Again and again, drivers strike pedestrians while making a turn. When you are turning right at an intersection on a green light, for example, it’s easy not to see the pedestrians coming from behind—they’re on the edge of your peripheral vision and in your car’s blind spot. Making a left turn is also hazardous, but for a slightly different reason: the driver’s attention is most likely to be focused on finding a big enough gap in the oncoming traffic. Drivers typically make left turns more quickly for just this reason. In general, yielding to pedestrians while making any sort of turn on a green light is at least somewhat counter-instinctual. Green, after all, means “go.” Also, making a right turn on a red means that you should also look left for pedestrians crossing your path. The car next to you, which may be continuing straight ahead, might easily obscure your view of pedestrians about to cross in front of you.
Do: Give older pedestrians the time they need to cross the street.
Elderly pedestrians are more likely to take longer to cross than their younger counterparts. They may also require more time than the traffic light allows them. Unfortunately, impatient, anxious and aggressive drivers often fail to give older pedestrians sufficient time, and instead attempt to cut them off or drive around them within inches of their heels, both of which leads to accidents. Drivers must also be aware that elderly pedestrians often must make do with diminished hearing and vision. Not only does this mean that they might not detect the presence of your vehicle, regardless of how far away you are, but also that they might make mistakes. Like stepping
Do: In bad weather, apply the brakes earlier when stopping for a pedestrian.
In most pedestrian accidents involving bad weather, the driving conditions themselves were not the cause of the accident. Rather, it was the driver’s failure to take the weather into account. Inclement weather usually results in, among other things, poor visibility and slippery roads. A slippery road means uncertain breaks and maneuverability, a dependable recipe for an accident. Contrary to what most people assume, rain and snow are often the most dangerous just after they begin to fall—the oil and dust that has not yet been washed away combines with water to form a slick layer on the road. Remember that precipitation of any kind means that your car needs more time to come to a complete stop, so err on the side of caution and put on the brakes earlier than you think you need to when stopping for a pedestrian.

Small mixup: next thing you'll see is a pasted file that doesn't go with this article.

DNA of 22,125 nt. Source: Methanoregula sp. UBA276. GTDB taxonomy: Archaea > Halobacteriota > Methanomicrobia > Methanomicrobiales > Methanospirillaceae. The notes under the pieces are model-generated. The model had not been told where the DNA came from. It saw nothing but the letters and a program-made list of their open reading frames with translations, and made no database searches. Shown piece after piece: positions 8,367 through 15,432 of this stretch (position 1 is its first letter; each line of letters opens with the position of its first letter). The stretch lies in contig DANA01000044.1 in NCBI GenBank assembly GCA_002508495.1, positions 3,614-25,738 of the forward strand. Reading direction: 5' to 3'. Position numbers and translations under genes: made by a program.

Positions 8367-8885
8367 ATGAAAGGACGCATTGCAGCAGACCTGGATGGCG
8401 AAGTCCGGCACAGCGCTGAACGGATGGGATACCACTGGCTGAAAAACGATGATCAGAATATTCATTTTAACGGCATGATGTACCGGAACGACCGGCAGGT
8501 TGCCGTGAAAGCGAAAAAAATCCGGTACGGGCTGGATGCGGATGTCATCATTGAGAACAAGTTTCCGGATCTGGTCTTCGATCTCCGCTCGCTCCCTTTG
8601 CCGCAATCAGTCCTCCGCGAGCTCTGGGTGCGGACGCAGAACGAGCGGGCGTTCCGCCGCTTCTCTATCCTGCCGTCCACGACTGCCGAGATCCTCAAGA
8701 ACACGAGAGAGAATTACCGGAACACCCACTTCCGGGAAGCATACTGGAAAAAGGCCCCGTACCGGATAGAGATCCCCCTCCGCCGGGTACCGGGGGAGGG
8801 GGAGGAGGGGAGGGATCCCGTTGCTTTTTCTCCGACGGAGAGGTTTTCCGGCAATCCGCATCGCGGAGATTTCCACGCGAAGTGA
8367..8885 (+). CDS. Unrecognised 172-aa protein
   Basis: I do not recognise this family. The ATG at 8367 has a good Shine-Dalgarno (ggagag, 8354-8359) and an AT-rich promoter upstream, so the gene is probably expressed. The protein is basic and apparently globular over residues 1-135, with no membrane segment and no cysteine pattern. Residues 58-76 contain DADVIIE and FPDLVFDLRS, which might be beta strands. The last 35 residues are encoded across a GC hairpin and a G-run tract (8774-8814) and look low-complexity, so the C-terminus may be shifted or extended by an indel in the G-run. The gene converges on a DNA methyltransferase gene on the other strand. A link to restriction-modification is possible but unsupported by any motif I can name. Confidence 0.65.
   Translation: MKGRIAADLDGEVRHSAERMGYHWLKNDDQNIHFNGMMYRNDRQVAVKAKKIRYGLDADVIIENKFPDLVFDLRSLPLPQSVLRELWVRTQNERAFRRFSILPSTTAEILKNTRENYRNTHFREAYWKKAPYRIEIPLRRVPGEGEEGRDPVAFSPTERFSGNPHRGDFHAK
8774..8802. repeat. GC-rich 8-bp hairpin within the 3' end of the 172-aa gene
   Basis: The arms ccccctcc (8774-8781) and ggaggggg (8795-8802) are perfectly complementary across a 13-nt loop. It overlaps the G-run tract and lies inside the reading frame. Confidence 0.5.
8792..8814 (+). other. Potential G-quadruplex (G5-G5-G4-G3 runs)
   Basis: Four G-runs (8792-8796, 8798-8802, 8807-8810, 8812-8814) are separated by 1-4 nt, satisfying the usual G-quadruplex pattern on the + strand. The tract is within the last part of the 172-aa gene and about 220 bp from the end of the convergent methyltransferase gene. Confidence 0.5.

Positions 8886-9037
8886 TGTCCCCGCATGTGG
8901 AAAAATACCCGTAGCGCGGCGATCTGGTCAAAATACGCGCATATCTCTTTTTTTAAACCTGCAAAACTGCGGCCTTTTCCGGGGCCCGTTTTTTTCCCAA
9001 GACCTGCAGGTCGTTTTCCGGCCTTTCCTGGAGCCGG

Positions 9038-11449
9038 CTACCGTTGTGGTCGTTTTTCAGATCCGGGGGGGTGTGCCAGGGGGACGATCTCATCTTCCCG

Do: Follow special guidelines around blind pedestrians.
There are a number of important guidelines to follow when yielding to blind pedestrians. The first is that blind pedestrians, whether they’re using a guide dog or canes, should always be given the right of way, no matter where or when they’re crossing—it’s the law. The second is that you should stop your car no more than 5 feet from the crosswalk. Blind pedestrians must rely on the sound of your car in determining whether you have stopped or are continuing to move towards them. Stopping close to the crosswalk will help ensure that the blind pedestrian knows you’ve stopped and that it is safe to cross. For this reason, those who drive hybrid or electric cars, which make less noise, must be aware that blind pedestrians will have a far more difficult time detecting the presence and motion of the vehicle. Finally, do not honk or give verbal directions to blind pedestrians. It will only impair their ability to cross safely.